Bio (by Gary McCowan):
Dean Bryant Vollendorf was born in Sheboygan, WI, on August 25, 1929. He was influenced by prairie architecture of the region and two random selections from the library, In the Nature of Materials, by Hitchcock and International Style Architecture by Hitchcock and Johnson. After being told he couldn’t draw by a drafting teacher, he went on to study architecture at the University of Cincinnati, winning the Pierson Prize for Outstanding Thesis in 1956.
After serving as a draftsman in the Corps of Engineers in Alaska, he completed his education in Cincinnati. He became chief designer with Edgar A. Stubenrauch and Associates, Architects, in Wisconsin before heading up the Florida office of John Randal McDonald, who he continued to associate with throughout their careers. Still in Florida, he went into practice with John Westerlund and Bob Opsahl, working on residences, offices, and clubs. He later was out on his own, merging his startling design talent with an equally remarkable teaching career at the University of Florida, University of Oklahoma, Clemson, and University of North Carolina at Charlotte. He was invited to lecture around the U.S. as well as in Naples, Rome, and Prague.
His designs often appeared in magazines such as House Beautiful and New Homes Guide. Dean’s curving ‘Baysweep’ design was New Home Guide’s best-selling plan in the magazine’s history. While teaching a full course schedule at the University of Oklahoma, he flew his airplane across the country completing projects in Wisconsin, Florida, Missouri, Ohio and Alabama, and built several residences scattered throughout Oklahoma. Meanwhile, he was integrating prominent architects such as Lloyd Wright, Bruce Goff, John Lautner and Fay Jones into a lecture series for his students. His great talent with students was to see more into their projects than they saw themselves, stimulating and inspiring through serendipity, and hsleping young architects to udnerstand that an architect stands on the shoulders of those who have come before them. He would continue his teaching career at UNCC until 1996 with a retrospective of his work and the pinnacle of his career being the opportunity to exhibit, lecture and reside in ‘Suntop’ while at Taliesin West.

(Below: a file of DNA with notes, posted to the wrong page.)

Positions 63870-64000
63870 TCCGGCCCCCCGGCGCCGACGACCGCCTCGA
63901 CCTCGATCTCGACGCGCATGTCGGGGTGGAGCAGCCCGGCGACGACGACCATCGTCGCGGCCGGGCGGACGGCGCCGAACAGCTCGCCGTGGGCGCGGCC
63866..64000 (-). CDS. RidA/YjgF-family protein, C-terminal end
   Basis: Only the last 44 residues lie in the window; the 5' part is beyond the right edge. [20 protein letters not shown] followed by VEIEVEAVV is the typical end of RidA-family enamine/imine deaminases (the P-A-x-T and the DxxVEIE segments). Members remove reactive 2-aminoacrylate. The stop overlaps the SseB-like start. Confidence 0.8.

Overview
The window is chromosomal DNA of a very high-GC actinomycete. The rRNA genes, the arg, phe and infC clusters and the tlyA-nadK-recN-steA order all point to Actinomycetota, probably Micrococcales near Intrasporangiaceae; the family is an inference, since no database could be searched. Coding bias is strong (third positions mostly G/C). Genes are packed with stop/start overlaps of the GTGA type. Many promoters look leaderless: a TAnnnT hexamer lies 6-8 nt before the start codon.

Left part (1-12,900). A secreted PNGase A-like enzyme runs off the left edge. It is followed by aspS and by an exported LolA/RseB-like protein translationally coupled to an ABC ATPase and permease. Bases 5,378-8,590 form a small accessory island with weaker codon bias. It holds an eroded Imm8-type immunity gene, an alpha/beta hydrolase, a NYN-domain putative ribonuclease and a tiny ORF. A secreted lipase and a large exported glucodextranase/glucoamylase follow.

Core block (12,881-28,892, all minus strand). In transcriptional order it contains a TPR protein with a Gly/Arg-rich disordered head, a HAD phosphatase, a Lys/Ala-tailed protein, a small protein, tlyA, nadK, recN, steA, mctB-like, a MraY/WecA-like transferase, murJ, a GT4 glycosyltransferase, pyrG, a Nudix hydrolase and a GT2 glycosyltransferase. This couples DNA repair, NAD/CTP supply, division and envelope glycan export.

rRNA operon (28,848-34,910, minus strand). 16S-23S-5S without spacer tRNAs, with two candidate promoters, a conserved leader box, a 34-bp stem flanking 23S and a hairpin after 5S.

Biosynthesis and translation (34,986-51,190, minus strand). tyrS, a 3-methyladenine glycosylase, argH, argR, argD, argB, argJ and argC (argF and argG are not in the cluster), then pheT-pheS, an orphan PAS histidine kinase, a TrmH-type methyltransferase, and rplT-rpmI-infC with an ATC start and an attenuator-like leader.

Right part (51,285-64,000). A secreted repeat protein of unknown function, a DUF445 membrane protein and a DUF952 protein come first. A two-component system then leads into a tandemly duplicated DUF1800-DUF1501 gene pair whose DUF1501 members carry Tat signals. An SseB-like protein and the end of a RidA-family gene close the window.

Dean believed Frank Lloyd Wright, Mies Van Der Rohe and Le Corbusier wre the three icons of architecture, but he never failed to cite lesser known architects for their attributes and influence. His legacy ranges from prefabricated homes to free-form concrete structures. Dean never stopped designing. He did not require a client to motivate incredible renderings of communities, skyscrapers, hotels and houses. He is noteworthy for his gorgeous and imaginative drawings, be they by hand or computer.
Dean died in May 2008. His body of work is housed at the Oklahoma History Center.
Projects in Oklahoma:
Vollendorf House, Norman
Holbert House, Bartlesville
Bernstein House, Norman — added to the National Register in 2018
Whitney House, Midwest City
Jiskie House, Norman
Kelsey House, Norman
Aldridge House, Norman
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